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Civil Procedure I
St. Johns University School of Law
Ward, Ettie

Civil Procedure

Etie Ward

Fall 2010

JUSTICIABILITY

· Is the dispute of the kind capable of resolution by the courts?

o Can only decide cases / controversies (Art. III limitation)

· Jurisdiction:

o Power of the court to affect the legal interests of the parties through the judicial process

· Competence:

o Authority granted to courts by the state to exercise judicial jurisdiction.

o Limits set by legislation / common law

o If court can’t resolve a case, it may dismiss

Frivolous Matters – not a case or controversy

· Georgia HS Association v. Waddell: parents of HS students sue GHSA b/c referee made erroneous call in football game, allegedly depriving students of equal protection rights.

o Case not justiciable

o Wanted court to “fix” erroneous call made by referee

JUSTICIABILITY DOCTRINES

Ø Political Question:

· Issue is linked to separation of powers. Better for another branch of government to solve the issue.

· Cudahy Junior Chamber of Commerce v. Quirk: parties made a bet about the effect of water fluoridation on health. π sued to enforce payment of the debt by ∆

o Case not justiciable

o Legislature should decide whether or not to fluoridate water

o Public policy – court can’t enforce bets

§ Increase litigation (“Which is better: coke or pepsi?”)

Ø Standing:

· Who can sue?

· Must have sufficient stake in controversy

· Lawsuit must be brought by someone w/ a real and legally cognizable injury,

· Constitutional Requirements:

o 1. Case or controversy (required by Art. III)

o 2. Actual/imminent and particularized injury (invasion of plaintiff’s legally protected interest)

o 3. Traceability/ Causation (injury traceable to the action challenged)

o 4. Redressability: not speculative but likely that the court can resolve the issue and provide relief by court action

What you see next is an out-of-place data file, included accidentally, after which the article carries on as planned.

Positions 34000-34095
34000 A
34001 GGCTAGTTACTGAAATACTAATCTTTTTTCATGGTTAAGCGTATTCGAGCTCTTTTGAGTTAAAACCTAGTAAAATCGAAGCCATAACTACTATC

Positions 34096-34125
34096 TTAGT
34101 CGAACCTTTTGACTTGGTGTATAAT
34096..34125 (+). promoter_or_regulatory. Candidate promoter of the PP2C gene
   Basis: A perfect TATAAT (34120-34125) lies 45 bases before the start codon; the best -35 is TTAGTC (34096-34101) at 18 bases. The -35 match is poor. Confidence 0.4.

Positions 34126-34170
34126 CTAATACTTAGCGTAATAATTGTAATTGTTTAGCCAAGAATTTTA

o 5. No infringement of separation of powers

· Prudential Requirements— We may have jurisdiction (the matter may be justiciable), but as a matter of prudence we’ll defer to another branch of the gov’t or to the State court.

o 1. No 3rd parties (can only assert your own rights)

o 2. No generalized grievance (claim that affects a large number of people in the same way)

o 3. Must fall w/in zone of interest intended to be protected by the law

§ 1. Zone of injury—kind of injury Congress expected might be redressed under statute

§ 2. Zone of interests—type of action statute designed to protect against

· P.O.W.E.R. v. West: π had no standing b/c it didn’t incur an actual and particularized injury; can’t sue on behalf of someone else; cannot sue for a generalized grievance.

Ø Mootness:

· Too late that a court’s decision will no longer affect the rights of the party seeking a remedy.

· Circumstances have changed à complaint is no longer a live complaint, ends legal dispute.

o DeFunis v. Odegaard: π no longer affected because he would receive his law degree anyway

o Exceptions:

1. Capable of repetition yet evading review:

· Type which persons will frequently be faced with a particular situation, but will likely cease to be in a position where the court can provide a remedy for them in the time that it takes for the justice system to address their situation. (e.g., Roe v. Wade.).

· If case is brought by an individual on behalf of himself and not a class of people, he would need to show that there is a reasonable expectation that he will be subject to the same action again.

2. Voluntary cessation of illegal activity

· ∆ may voluntarily stop but is free to “return to it’s old ways”

3. Class actions representatives

· Type that was initiated on behalf of a group of people and represented by π who, after commencement of litigation ceases to be part of the class for which remedy is sought.

Ø Ripeness:

· Is it too early? Is there no cause of action yet?

· Prevents premature adjudication; potential injury too speculative to warrant judicial review.

· No one has suffered an injury or the threat of injury

Advisory Opinions:

· Art. III: federal courts must decide cases or controversies. Cannot decide hypothetical questions

· An advisory opinion does not resolve a specific legal case, but merely advises on the constitutionality or interpretation of law.

· Some state courts are allowed to render advisory opinions: Supreme Judicial Court of MA

SUBJECT MATTER JURISDICTION

· State or federal?

· Federal courts can only hear certain types of cases.

o Federal Court: Court of limited jurisdiction

o State Court: Court of general jurisdiction

· π must Federal SMJ

· Some legal issues are exclusively federal (bankruptcy, copyright infringement, patents)